Everything I need to know I learned
In bed, on the top bunk of a vacation house in Maine.
My fragile body can hide in crowds, in grad school
Even my mother thought two years was too young but didn’t forbid
Singing karaoke in a Lafayette bar, she pulled me out
I didn’t believe I could fly when I rolled out, chin-first
My bar-lit face reflected in her granny glasses
I guess I woke up everyone: loads of blood-soaked laundry commotion
It wasn’t too late to find someplace new to sleep
He'll never learn his lesson, my mother said, even with the scar
I'd like to be the first to bite your bottom lip, she said
That’s who he is, everything going on and him not caring
But someone already bit right through.
A pig like that is too good to eat all at once.
Tom Finnegan, Repo Man(1984)
So what, my father-in-law
picks up trash on strolls his doctor
told him to take. So what I can’t
force myself to read the letter
my doctor sent me. He fired
me. Or rather, he’s retiring
rather than be responsible for
my heath anymore. His partner, too.
I’ll need to find someone new. Someone
younger, like my wife and all of
her friends who have never known
an older doctor, not since they were
adults. I don’t want to accept it;
It’s not that I won’t take advice
from someone younger than me,
but where they are coming from,
and me, on the other side of that
Age divide. I want to take my walks
and pick up trash on the roadside
like my father-in-law. It’s cool
to dress like a hobo, to be old
before your time, until the moment
you really are old, which is uncool
in the extreme. Every morning with
my coffee, I swallow back my pill
like a stiff drink. It hangs on
the porch of my throat and dissolves
As I walk the trail. You see some things if you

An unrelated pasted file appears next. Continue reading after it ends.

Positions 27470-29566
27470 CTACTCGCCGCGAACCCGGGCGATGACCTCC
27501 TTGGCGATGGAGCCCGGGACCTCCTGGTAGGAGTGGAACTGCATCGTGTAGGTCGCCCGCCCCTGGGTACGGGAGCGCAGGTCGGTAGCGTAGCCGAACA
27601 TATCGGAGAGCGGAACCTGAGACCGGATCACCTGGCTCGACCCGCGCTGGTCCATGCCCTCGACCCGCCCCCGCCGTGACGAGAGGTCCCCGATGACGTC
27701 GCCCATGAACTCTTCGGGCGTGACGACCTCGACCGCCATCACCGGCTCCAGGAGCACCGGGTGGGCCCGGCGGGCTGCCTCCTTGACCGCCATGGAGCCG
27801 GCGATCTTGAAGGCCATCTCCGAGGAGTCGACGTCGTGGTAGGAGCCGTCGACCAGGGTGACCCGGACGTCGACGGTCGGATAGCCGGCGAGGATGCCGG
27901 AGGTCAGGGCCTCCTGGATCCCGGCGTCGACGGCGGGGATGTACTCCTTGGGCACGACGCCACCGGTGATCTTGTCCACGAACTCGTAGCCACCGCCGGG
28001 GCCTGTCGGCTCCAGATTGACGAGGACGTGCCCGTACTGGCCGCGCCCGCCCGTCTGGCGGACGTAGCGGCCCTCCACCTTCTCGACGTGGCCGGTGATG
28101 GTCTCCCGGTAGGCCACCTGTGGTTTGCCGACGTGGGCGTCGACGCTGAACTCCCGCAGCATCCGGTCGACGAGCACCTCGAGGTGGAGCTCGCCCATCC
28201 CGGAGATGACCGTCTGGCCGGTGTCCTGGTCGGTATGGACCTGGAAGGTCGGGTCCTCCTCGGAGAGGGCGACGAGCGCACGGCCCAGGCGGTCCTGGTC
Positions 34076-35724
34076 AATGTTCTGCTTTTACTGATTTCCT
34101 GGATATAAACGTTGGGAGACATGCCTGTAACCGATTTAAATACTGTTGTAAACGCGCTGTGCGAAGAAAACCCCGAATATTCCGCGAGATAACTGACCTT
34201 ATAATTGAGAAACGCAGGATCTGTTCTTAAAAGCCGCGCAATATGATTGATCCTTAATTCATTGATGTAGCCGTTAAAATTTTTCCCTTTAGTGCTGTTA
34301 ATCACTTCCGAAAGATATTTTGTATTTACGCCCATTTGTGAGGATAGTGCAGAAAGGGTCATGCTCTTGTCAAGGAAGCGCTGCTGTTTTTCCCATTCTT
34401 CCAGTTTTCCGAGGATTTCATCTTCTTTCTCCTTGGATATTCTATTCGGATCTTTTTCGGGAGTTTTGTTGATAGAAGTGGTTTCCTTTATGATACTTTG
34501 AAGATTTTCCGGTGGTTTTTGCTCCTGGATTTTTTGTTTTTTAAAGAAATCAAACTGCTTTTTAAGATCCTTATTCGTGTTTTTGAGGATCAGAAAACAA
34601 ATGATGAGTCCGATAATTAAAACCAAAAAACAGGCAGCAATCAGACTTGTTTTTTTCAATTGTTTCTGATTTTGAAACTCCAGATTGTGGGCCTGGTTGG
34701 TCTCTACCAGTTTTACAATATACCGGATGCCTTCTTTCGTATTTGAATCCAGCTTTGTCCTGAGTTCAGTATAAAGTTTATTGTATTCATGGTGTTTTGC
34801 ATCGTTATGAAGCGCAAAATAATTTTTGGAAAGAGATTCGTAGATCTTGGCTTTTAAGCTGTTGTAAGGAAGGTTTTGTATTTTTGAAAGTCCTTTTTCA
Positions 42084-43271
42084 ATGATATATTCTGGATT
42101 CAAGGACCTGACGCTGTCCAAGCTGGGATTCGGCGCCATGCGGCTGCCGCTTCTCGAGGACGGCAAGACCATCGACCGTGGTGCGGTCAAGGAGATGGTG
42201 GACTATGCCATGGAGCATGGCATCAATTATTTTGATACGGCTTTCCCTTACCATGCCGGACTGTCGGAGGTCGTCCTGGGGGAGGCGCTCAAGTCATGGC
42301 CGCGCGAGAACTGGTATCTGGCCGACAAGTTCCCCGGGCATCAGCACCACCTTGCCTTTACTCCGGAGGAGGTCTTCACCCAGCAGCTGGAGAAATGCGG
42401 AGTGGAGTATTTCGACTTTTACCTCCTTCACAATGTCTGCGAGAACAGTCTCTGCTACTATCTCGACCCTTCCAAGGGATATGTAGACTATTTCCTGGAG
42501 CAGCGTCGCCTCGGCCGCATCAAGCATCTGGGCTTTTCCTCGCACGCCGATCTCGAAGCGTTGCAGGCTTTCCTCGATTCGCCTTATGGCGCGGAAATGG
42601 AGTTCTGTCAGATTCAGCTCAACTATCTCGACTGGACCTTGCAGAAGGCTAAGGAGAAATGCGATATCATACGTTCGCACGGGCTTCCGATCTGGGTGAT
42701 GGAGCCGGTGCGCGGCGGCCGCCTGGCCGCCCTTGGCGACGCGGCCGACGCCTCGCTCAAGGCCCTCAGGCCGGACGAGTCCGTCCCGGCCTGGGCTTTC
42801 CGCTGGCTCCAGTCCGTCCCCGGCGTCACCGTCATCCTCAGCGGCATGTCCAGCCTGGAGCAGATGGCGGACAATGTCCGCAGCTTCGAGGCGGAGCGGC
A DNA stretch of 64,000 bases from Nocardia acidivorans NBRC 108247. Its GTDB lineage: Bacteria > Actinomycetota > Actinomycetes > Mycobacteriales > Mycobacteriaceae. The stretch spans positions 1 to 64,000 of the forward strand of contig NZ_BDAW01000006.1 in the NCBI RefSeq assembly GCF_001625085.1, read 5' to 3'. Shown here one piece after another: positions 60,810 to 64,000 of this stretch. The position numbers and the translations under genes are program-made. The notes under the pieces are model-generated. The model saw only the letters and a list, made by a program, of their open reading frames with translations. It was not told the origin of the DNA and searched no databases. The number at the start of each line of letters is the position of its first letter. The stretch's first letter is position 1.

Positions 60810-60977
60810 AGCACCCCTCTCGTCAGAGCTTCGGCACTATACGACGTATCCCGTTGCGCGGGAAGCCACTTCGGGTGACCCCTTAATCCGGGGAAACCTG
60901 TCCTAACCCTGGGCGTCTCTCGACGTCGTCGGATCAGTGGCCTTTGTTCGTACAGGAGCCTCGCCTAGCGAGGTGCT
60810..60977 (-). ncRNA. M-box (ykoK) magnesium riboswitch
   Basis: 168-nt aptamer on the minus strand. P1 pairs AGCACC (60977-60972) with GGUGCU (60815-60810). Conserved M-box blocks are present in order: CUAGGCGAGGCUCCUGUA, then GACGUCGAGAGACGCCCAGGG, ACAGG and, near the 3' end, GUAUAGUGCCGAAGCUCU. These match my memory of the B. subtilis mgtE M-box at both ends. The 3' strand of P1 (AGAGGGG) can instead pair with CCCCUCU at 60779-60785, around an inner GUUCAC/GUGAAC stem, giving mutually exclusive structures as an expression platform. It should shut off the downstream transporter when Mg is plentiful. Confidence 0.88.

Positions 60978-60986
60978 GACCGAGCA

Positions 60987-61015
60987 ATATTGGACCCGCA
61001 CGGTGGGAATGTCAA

watch with intention. A rider
surfs the trail on a motorized unicycle,
comic except for the future terror,
mad max mask, goggles and helmet
crowned with soft plastic spikes. There’s a sign
For my father-in-law, some neighbors
dropped in from another life who see
him like a cigar store Indian
but rustic, a Depression-era reminder,
marked his territory for him, this corner
cleaned by a relic we value
exactly. I swallow 25 mg of Losartan
with water even though I feel normal
On the outside. That’s normal, my doc assured me,
no one can tell. That’s why they trust machines
to measure blood pressure, because
it hides. Just a sped-up version of normal.
just a revved-up motor, racing forward
feeling dread, walking toward a future
catastrophe, accepting it. That’s how it feels.
A Cloud is a Bell Until it is Wrung
Spread out across the evening
and invite curious clouds,
who query the ragged moon.
Force him to hide behind a sprig
of holly, grown fatter with sap
than a finger. Wring free
the moisture and let it collect
on our skin in streaks that dimple
and flex, tension that collects
to break in cloudburst. Bring us to the edge,
loose the brunt of potential.
Keep nothing in reserve; please
don’t tease us with what you might
do when we wake up tomorrow.
Help us remember how we lived
For one night, till the next.
Matthew Dube's poems have appeared in Interstice, Slant, Rattle, and elsewhere. He teaches creative writing and American lit at a small mid-Missouri university, and reads submissions for the online lit mag, Craft.